Another way to look at our core motivators is through Tony Robbin's 6 Human Drivers. Although he refers to these as "Needs" as well, for the purpose of discussion and ease in reference, let's call it "Drivers" here. Robbin's six drivers bear some parallels to Maslow's hierarchy, but also differs in other ways. Today's discussion is not about this comparison, but what each have to offer in terms of understanding our inner dimensions with greater clarity.
Although the drivers are listed in order in the picture above, how we function through them is not necessarily so. Some of us at our very CORE, require certainty in our lives, it's just how we make sense of the world and function in it. Other's actually thrive in uncertainty! The uncertainty gives them excitement and motivation to propel forward.
Some of us at our very core, gravitate towards connection and love, or perhaps significance; while others look for growth or contribution. It is one thing to know that we HAVE these needs/drivers, it is a whole other thing to achieve them in ways that are most beneficial in satisfying these needs.
We can have needs, and satisfy them in ways that may not actually FULFILL us. Rather, it may just be an unconscious way in which we slap a band-aid on an itch. Once we truly understand WHY we have the itch, we can device conducive behaviours that will DEEPLY satisfy us, whilst unlocking our true potential and discovering our purpose (WHY).
Again, between the six human drivers, it is quite possible that one may be our dominant psychological need that has been shaped through our conditioning. However, there are also other needs that can take precedence as the season's in our lives change. A significant life event or epiphany may suddenly change our worldview and have us re-evaluating our WHY.
In understanding our CORE, we become aware of the "unseen" inner dimensions that are at work within us, here in the present and those that have driven us in the past. These provide insights, learning and greater confidence in moving forward as we can navigate through our thoughts and emotions; understanding why we want what we want, and why our "needs" and "drivers" matter.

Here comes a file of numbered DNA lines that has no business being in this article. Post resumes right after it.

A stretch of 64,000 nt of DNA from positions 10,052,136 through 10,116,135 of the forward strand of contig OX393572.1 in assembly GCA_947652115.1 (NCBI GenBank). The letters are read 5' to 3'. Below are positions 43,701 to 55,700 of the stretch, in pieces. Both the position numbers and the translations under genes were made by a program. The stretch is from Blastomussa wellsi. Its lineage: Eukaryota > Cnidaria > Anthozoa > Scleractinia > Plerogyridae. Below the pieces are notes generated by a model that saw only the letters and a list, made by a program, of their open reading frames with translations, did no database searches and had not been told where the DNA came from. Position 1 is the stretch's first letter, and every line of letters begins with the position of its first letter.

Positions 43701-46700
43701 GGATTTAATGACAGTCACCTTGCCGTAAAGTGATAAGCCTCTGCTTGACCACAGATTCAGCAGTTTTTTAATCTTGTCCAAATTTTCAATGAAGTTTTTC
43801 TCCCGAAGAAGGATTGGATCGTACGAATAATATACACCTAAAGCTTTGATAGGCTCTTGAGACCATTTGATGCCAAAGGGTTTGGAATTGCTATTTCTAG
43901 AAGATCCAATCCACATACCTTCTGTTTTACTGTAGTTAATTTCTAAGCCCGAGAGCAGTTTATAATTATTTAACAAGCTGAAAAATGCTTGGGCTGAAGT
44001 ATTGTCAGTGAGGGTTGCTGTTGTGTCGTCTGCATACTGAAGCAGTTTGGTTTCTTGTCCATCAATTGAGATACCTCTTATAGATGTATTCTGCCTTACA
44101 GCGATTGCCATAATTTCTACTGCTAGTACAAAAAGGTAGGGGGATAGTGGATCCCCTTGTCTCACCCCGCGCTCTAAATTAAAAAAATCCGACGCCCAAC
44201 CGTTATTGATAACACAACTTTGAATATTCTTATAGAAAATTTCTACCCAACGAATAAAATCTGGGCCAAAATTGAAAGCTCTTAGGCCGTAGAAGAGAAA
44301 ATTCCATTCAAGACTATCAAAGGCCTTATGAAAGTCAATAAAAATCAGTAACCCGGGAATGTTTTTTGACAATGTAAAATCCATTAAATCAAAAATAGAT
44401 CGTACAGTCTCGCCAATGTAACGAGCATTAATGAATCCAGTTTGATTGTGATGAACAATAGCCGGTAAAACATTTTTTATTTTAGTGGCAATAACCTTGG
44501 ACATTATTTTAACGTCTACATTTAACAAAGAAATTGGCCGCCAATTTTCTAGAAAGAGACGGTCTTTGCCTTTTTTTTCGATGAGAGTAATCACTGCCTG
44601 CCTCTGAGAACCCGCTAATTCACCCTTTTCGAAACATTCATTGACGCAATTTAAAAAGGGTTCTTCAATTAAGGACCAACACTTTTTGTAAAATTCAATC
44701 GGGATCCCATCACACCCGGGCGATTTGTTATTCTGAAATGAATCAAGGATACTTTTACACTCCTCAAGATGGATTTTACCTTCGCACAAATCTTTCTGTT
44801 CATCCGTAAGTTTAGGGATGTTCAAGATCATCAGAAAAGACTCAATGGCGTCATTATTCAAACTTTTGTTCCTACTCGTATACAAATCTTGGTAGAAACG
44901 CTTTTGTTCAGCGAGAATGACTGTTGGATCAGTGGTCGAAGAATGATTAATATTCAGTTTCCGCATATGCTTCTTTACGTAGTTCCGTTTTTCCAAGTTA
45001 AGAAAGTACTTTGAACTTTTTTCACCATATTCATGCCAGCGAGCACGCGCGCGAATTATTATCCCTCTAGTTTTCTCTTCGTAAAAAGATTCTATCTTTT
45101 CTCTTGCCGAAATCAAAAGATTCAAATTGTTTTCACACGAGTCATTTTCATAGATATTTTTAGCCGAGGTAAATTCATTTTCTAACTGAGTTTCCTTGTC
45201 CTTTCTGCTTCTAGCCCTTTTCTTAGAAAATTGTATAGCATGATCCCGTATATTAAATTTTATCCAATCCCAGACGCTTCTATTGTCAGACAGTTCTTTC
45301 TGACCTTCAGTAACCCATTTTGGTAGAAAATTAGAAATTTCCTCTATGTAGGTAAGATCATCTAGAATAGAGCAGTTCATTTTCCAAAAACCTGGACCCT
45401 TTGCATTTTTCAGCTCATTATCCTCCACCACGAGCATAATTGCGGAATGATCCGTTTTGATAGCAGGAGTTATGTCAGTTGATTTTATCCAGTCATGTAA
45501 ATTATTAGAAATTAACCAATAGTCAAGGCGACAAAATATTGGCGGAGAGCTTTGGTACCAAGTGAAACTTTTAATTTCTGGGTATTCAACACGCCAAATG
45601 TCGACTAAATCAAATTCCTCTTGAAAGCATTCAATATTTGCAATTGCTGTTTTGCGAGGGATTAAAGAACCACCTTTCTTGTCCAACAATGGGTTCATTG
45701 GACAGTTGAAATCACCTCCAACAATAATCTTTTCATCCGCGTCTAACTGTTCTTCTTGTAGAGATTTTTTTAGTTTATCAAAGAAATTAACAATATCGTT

Only from here can we even meaningfully connect with where we want to go, who we want to become and what we wish to achieve over the next few months or years.
If someone is recovering from a serious illness, they may have a more immediate need for health and security that is important to achieve before they can consider what their potential is, how they can grow and apply themselves towards new projects, or to contribute to a community that could benefit from his/her inspiring experience.
We do at the very CORE have a drive to take care of what we truly need. It gives us great satisfaction upon achieving it. It may lead to other needs, or shift into another season of needs such as growth or to pursue exciting new adventures. Whatever the case, the journey to where we wish to go begins from a clear understanding of where we are now.
We don't have an MRI, PET or X-Ray that can scan and immediately reveal the CORE of a client. Their inner dimensions are unique. So with some powerful questions, deep dives, and an understanding of our human psychology, a coach can get to the CORE of the client. Looking at these human needs and drivers; and listening to a client's concerns, a coach can understand and honour where the client is at the point in their life and offer support accordingly, uncompromisingly and compassionately.
**Note: This blog entry is to meet Catalyst Coaching Certification course content of FLOW5 C.O.A.C.H Process on the Core module: "CLARIFYING YOUR CORE – NEEDS & DRIVERS"